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A large number of companies are leaving their confidential files at risk by over-sharing with employees, according to a new survey by the Ponemon Institute.
The report, entitled ‘Corporate Data: A Protected Asset or a Ticking Time Bomb?’ commissioned by Varonis, surveyed 2,276 employees questioned from the United States, UK, France and Germany about their access to company data. 71 percent had access to data that they should not be able to see, and over half (54 percent) said their access is ‘frequent’ or ‘very frequent’. 76 percent of end users surveyed said that their job requires them to have access to sensitive information such as customer data, employee records, financial reports and other confidential business documents.
Perhaps unsurprisingly from the first stat, 50 percent of end users and 74 percent of IT practitioners relieve that ‘insider mistakes’, ‘negligence’ or ‘malice’ are frequently the cause of company data leaks. 67 percent of IT practitioners stated that their organization had experienced data loss or theft in the past two years. Only 22 percent of employees said that their organization is able to tell them what happened to lost data, files or emails.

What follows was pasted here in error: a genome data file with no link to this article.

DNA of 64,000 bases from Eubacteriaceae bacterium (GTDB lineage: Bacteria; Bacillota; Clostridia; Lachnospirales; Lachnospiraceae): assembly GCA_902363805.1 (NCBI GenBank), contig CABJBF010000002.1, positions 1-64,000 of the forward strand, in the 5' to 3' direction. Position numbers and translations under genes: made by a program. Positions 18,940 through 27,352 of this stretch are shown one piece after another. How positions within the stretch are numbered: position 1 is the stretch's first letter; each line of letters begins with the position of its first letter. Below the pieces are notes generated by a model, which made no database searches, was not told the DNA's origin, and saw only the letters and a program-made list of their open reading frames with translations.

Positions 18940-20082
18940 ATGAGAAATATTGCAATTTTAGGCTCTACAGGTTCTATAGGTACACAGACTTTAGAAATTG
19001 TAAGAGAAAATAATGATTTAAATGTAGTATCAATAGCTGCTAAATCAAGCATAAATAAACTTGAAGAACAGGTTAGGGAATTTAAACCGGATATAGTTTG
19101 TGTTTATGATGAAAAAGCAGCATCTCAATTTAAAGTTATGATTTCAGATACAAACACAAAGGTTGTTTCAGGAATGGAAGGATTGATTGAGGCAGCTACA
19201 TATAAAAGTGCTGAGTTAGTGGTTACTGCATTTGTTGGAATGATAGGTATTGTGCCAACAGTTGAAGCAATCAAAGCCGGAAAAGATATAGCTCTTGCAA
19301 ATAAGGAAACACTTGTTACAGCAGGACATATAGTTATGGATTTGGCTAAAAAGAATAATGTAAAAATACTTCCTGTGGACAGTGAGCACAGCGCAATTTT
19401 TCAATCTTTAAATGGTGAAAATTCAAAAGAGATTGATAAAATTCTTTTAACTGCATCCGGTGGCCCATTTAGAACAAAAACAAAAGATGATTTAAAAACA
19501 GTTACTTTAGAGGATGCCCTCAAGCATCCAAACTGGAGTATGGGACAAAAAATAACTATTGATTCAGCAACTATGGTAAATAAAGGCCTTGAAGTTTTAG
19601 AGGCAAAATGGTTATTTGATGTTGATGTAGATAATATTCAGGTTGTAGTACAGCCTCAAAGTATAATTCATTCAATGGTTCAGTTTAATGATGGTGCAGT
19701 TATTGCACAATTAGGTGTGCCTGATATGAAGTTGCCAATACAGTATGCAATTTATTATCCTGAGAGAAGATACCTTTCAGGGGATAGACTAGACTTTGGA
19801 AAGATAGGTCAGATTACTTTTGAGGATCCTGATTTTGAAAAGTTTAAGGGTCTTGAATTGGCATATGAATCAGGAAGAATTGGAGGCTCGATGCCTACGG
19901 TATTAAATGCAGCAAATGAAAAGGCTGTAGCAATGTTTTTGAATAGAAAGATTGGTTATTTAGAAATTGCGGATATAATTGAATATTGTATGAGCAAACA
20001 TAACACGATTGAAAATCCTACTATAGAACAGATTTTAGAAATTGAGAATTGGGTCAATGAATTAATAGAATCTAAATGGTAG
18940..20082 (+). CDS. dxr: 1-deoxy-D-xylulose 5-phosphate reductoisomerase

The Chairman and founder of The Ponemon Institute, Doctor Larry Ponemon warned that data breaches are becoming more frequent, and this kind of unchecked access can cause severe issues for companies: “The sheer growth of both digital information and our dependence on it can overwhelm organizations’ attempts to protect their sensitive data.”
“This research surfaces an important factor that is often overlooked: employees commonly have too much access to data, beyond what they need to do their jobs, and when that access is not tracked or audited, an attack that gains access to employee accounts can have devastating consequences,” he added.
Author Alan Martin, ESET